With Ed Kling, MAI, MRICS
President, Real Valuation Group (RVG)
Appraisal Reports Lose When Cost Approach Overlooked
I often hear appraisers complain about using the cost approach to value real property. “It’s too time-consuming,” they mostly say, or, “It’s not really required anymore.” While those excuses may be true to a degree, if an appraiser is omitting the cost approach from a report, he or she is leaving one-third of the support for value off the table, reducing the impact of the report.
A cost approach analysis should be done any time improvements on a property are more than 50 percent of its value. Why? The cost approach will give the best detail of annual depreciation rate when trying to establish the remaining economic life of the improvement. If appropriately developed, the cost approach can help identify and quantify forms of depreciation.
For example, a functional limitation to a structure may be demonstrated as a rent loss, which can be capitalized, demonstrating a loss in value from this feature. All aspects of depreciation can be quantified by correct analysis, after revising rent losses and capitalization rates.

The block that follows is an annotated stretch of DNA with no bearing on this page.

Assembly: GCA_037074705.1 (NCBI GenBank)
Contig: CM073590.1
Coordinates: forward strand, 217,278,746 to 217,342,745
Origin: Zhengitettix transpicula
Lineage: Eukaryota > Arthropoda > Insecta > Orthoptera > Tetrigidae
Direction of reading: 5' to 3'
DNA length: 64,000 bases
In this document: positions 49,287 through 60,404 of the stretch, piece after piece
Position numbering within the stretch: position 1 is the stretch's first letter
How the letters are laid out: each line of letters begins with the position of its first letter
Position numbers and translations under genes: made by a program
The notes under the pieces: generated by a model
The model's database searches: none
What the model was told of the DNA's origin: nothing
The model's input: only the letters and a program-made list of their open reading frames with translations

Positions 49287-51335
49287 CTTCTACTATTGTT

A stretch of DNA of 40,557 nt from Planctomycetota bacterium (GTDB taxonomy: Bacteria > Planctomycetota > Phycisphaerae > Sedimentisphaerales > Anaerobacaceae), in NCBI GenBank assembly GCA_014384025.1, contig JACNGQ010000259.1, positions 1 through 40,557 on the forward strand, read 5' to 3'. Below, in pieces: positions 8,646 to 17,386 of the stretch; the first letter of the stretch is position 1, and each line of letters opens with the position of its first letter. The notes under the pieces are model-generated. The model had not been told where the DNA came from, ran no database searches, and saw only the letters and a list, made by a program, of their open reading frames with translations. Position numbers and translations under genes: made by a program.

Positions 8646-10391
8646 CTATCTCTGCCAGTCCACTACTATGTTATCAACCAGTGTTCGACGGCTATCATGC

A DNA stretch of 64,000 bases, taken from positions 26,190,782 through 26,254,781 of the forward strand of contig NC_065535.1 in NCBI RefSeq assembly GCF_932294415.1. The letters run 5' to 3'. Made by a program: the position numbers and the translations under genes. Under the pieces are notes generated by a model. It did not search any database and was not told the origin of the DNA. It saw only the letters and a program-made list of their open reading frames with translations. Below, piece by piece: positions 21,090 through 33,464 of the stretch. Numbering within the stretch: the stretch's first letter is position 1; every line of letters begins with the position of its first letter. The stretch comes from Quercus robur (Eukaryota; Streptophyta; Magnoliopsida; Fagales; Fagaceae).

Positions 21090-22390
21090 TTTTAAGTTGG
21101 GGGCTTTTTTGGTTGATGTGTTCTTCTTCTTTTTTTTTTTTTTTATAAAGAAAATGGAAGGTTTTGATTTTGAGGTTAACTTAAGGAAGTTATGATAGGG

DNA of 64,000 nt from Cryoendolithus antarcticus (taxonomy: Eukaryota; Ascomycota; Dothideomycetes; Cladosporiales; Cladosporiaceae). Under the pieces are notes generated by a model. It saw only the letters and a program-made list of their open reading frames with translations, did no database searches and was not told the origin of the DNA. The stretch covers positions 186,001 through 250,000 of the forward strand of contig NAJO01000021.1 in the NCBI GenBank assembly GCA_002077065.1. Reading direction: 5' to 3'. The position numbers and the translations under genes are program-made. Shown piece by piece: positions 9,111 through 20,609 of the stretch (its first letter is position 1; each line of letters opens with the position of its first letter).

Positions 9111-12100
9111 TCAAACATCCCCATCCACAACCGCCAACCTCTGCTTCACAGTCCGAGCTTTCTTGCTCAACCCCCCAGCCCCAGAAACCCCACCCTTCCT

As a refresher, the cost approach estimates the value of the land as vacant using comparable sales, then adds it to the current cost to replace the improvements after subtracting for depreciation. It can be difficult for inexperienced or untrained appraisers to estimate depreciation. Perhaps that is the real reason it is often omitted from reports.
If you’re looking for a well-defined highest and best use opinion of value, make sure you consult an experienced appraiser, whether for lending or tax purposes. The right appraiser will provide a well-supported highest and best use – one that uses all of the most relevant approaches to determining that opinion.